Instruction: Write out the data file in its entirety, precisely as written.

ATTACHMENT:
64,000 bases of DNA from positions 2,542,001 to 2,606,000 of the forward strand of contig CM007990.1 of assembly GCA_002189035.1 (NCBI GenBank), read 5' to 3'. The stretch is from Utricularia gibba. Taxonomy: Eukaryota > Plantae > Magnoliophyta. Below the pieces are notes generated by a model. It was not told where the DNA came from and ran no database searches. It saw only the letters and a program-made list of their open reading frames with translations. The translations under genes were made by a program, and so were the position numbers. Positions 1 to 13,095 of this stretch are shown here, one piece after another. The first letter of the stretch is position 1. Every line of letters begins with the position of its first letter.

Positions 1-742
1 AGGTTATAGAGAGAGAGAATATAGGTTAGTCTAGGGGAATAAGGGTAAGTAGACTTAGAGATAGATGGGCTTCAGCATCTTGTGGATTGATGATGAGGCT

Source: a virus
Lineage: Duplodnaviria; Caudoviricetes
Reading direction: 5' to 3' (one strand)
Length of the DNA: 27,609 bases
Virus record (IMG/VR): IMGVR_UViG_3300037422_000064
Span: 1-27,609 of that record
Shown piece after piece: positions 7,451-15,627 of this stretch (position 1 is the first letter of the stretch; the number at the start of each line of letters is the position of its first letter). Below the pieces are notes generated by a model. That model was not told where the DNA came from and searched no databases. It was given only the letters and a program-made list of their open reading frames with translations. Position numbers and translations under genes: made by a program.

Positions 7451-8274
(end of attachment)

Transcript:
64,000 bases of DNA from positions 2,542,001 to 2,606,000 of the forward strand of contig CM007990.1 of assembly GCA_002189035.1 (NCBI GenBank), read 5' to 3'. The stretch is from Utricularia gibba. Taxonomy: Eukaryota > Plantae > Magnoliophyta. Below the pieces are notes generated by a model. It was not told where the DNA came from and ran no database searches. It saw only the letters and a program-made list of their open reading frames with translations. The translations under genes were made by a program, and so were the position numbers. Positions 1 to 13,095 of this stretch are shown here, one piece after another. The first letter of the stretch is position 1. Every line of letters begins with the position of its first letter.

Positions 1-742
1 AGGTTATAGAGAGAGAGAATATAGGTTAGTCTAGGGGAATAAGGGTAAGTAGACTTAGAGATAGATGGGCTTCAGCATCTTGTGGATTGATGATGAGGCT

Source: a virus
Lineage: Duplodnaviria; Caudoviricetes
Reading direction: 5' to 3' (one strand)
Length of the DNA: 27,609 bases
Virus record (IMG/VR): IMGVR_UViG_3300037422_000064
Span: 1-27,609 of that record
Shown piece after piece: positions 7,451-15,627 of this stretch (position 1 is the first letter of the stretch; the number at the start of each line of letters is the position of its first letter). Below the pieces are notes generated by a model. That model was not told where the DNA came from and searched no databases. It was given only the letters and a program-made list of their open reading frames with translations. Position numbers and translations under genes: made by a program.

Positions 7451-8274